|Infobox on Fatty Acids|
|Example of Fatty Acids|
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Derived from, or contained in an animal or vegetable fat or oil. Fatty acids may be saturated or unsaturated, and solid, semi-solid or liquid.
Fatty acids are acids produced when fats are broken down. They are considered “good fats.” These acids are not highly soluble in water, and they can be used for energy by most types of cells. They may be monounsaturated, polyunsaturated, or saturated. They are organic, or in other words, they contain both carbon and hydrogen molecules.
Fatty acids are found in oils and other fats that make up different foods. They are an important part of a healthy diet, because the body needs them for several purposes. Fatty acids help move oxygen through the bloodstream to all parts of the body. They aid cell membrane development, strength, and function, and they are necessary for strong organs and tissue.
Fatty acids can also help keep skin healthy, help prevent early aging, and may promote weight loss by helping the body process cholesterol. More importantly, they help rid the arteries of cholesterol build up. Another purpose of fatty acids is to assist the adrenal and thyroid glands, which may also help regulate weight.
There are different types of fatty acids such as Omega-3. Omega-3 is considered an “essential” fatty acid, as is Omega-6. There is one other, Omega-9, but this type can be readily produced by the body, while the other two types cannot.
In chemistry, and especially in biochemistry, a fatty acid is a carboxylic acid with a long aliphatic tail (chain), which is either saturated or unsaturated. Most naturally occurring fatty acids have a chain of an even number of carbon atoms, from 4 to 28. Fatty acids are usually derived from triglycerides or phospholipids. When they are not attached to other molecules, they are known as "free" fatty acids. Fatty acids are important sources of fuel because, when metabolized, they yield large quantities of ATP. Many cell types can use either glucose or fatty acids for this purpose. In particular, heart and skeletal muscle prefer fatty acids. The brain cannot use fatty acids as a source of fuel; it relies on glucose or ketone bodies.
Fatty acids that have carbon-carbon double bonds are known as unsaturated. Fatty acids without double bonds are known as saturated. They differ in length as well. Length of free fatty acid chains
Fatty acid chains differ by length, often categorized as short to very long.
- Short-chain fatty acids (SCFA) are fatty acids with aliphatic tails of fewer than six carbons (i.e. butyric acid).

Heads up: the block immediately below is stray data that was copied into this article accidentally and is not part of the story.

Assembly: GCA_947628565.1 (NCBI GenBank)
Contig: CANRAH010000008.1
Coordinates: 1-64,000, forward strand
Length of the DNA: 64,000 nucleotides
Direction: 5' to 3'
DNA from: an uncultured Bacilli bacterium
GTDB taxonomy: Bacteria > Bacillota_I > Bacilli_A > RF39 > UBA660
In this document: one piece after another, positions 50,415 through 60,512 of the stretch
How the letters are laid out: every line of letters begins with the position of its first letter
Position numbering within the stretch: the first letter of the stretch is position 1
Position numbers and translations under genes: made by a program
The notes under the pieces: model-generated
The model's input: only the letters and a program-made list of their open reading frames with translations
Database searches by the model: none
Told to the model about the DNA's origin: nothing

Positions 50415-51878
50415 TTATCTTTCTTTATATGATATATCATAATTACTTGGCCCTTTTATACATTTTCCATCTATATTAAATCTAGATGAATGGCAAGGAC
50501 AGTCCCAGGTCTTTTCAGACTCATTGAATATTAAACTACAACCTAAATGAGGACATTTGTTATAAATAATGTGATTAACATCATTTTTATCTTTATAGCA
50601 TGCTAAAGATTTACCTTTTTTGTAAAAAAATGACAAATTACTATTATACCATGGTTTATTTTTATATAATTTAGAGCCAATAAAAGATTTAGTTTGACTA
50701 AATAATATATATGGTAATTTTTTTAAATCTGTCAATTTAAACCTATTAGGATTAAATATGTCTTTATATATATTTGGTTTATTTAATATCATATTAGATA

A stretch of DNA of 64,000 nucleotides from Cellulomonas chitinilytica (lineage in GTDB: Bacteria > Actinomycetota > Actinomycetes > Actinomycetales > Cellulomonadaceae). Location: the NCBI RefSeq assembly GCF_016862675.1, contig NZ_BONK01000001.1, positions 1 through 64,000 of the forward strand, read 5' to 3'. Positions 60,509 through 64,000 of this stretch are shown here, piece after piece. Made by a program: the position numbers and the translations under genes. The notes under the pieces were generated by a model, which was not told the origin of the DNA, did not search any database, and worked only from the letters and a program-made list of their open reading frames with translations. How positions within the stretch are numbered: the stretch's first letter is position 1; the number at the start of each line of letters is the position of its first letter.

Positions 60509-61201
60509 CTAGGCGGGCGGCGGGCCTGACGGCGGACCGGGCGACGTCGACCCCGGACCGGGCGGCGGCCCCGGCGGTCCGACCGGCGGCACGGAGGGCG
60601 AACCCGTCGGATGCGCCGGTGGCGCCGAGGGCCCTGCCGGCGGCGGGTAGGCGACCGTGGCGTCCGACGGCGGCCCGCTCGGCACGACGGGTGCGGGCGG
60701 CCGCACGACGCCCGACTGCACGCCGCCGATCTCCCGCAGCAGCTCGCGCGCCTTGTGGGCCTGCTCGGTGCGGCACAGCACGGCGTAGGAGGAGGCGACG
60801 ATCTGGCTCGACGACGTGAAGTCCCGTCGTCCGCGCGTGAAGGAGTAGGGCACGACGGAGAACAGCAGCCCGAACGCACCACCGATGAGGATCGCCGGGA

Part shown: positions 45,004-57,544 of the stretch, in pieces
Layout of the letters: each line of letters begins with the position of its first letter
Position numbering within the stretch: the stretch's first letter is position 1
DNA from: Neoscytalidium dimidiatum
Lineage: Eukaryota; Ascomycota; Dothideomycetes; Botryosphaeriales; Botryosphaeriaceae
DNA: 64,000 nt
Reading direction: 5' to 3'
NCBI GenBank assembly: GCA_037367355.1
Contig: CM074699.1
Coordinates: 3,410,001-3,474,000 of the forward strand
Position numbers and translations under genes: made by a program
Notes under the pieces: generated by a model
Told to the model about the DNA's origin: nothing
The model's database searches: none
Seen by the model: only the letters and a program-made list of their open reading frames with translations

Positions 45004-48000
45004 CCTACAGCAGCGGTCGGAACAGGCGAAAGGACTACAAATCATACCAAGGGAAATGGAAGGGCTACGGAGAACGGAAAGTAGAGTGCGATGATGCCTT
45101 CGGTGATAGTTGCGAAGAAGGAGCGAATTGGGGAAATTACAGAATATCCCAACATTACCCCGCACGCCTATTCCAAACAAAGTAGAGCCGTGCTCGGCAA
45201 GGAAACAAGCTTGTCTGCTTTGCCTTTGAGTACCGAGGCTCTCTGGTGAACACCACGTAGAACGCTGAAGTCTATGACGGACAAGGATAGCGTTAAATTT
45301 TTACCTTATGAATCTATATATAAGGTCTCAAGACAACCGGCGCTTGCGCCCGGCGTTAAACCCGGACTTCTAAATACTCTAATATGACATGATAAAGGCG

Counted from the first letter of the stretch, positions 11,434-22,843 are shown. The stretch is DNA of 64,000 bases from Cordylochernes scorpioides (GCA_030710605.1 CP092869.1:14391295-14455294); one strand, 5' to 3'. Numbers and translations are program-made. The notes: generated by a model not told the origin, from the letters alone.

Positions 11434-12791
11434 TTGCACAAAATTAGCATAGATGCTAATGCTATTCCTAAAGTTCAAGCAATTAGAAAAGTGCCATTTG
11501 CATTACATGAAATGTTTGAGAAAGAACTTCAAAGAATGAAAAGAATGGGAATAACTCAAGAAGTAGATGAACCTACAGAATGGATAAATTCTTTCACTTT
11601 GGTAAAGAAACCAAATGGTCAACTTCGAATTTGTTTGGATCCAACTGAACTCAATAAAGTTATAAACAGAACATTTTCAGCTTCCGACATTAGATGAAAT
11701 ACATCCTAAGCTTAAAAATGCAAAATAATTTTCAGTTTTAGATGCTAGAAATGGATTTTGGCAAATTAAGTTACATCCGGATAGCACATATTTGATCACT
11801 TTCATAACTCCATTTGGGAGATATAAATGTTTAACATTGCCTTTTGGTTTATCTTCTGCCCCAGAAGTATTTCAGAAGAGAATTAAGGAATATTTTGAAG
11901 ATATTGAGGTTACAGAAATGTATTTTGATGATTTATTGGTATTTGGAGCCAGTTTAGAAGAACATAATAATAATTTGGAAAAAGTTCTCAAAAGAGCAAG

- Medium-chain fatty acids (MCFA) are fatty acids with aliphatic tails of 6–12 carbons, which can form medium-chain triglycerides.
- Long-chain fatty acids (LCFA) are fatty acids with aliphatic tails 13 to 21 carbons.
- Very long chain fatty acids (VLCFA) are fatty acids with aliphatic tails longer than 22 carbons
Unsaturated fatty acids
Unsaturated fatty acids have one or more double bonds between carbon atoms. (Pairs of carbon atoms connected by double bonds can be saturated by adding hydrogen atoms to them, converting the double bonds to single bonds. Therefore, the double bonds are called unsaturated.)
Essential fatty acids
Fatty acids that are required by the human body but cannot be made in sufficient quantity from other substrates, and therefore must be obtained from food, are called essential fatty acids. There are two series of essential fatty acids: one has a double bond three carbon atoms removed from the methyl end; the other has a double bond six carbon atoms removed from the methyl end. Humans lack the ability to introduce double bonds in fatty acids beyond carbons 9 and 10, as counted from the carboxylic acid side. Two essential fatty acids are linoleic acid (LA) and alpha-linolenic acid (ALA). They are widely distributed in plant oils. The human body has a limited ability to convert ALA into the longer-chain n-3 fatty acids eicosapentaenoic acid (EPA) and docosahexaenoic acid (DHA), which can also be obtained from fish.
Saturated fatty acids
Saturated fatty acids are long-chain carboxylic acids that usually have between 12 and 24 carbon atoms and have no double bonds. Thus, saturated fatty acids are saturated with hydrogen (since double bonds reduce the number of hydrogens on each carbon). Because saturated fatty acids have only single bonds, each carbon atom within the chain has 2 hydrogen atoms (except for the omega carbon at the end that has 3 hydrogens).
See also Acids
Used in the production of soaps, lubricants, paints and lacquers (drying oils), candles, salad oil, shortening, synthetic detergents, cosmetics, emulsifiers.
Shipment / Storage
Shipped in bulk or in metal drums.
Fatty acids are usually shipped in second-hand drums and tend to solidify in cold climates. In hot weather the acid will melt and expand causing pressure which may well burst drums. A clearance of 3 or 4 inches should be left between the surface of the acid and the lid of the drum to allow for expansion in hot weather. May be subject to loss in weight.
Distilled fatty acids, when coming into contact with metal such as iron, cause a corrosion which will affect the colour. This is a process of oxidation which can be controlled both chemically and physically. Ship’s tanks carrying such commodities should be submitted to a special treatment, e.g. coated with insulating material.
Keep containers tightly closed in a dry, cool and well-ventilated place. Keep away from direct sunlight. Do not store near or with any of the incompatible materials.
Consult the applicable handbooks and MSDS sheet.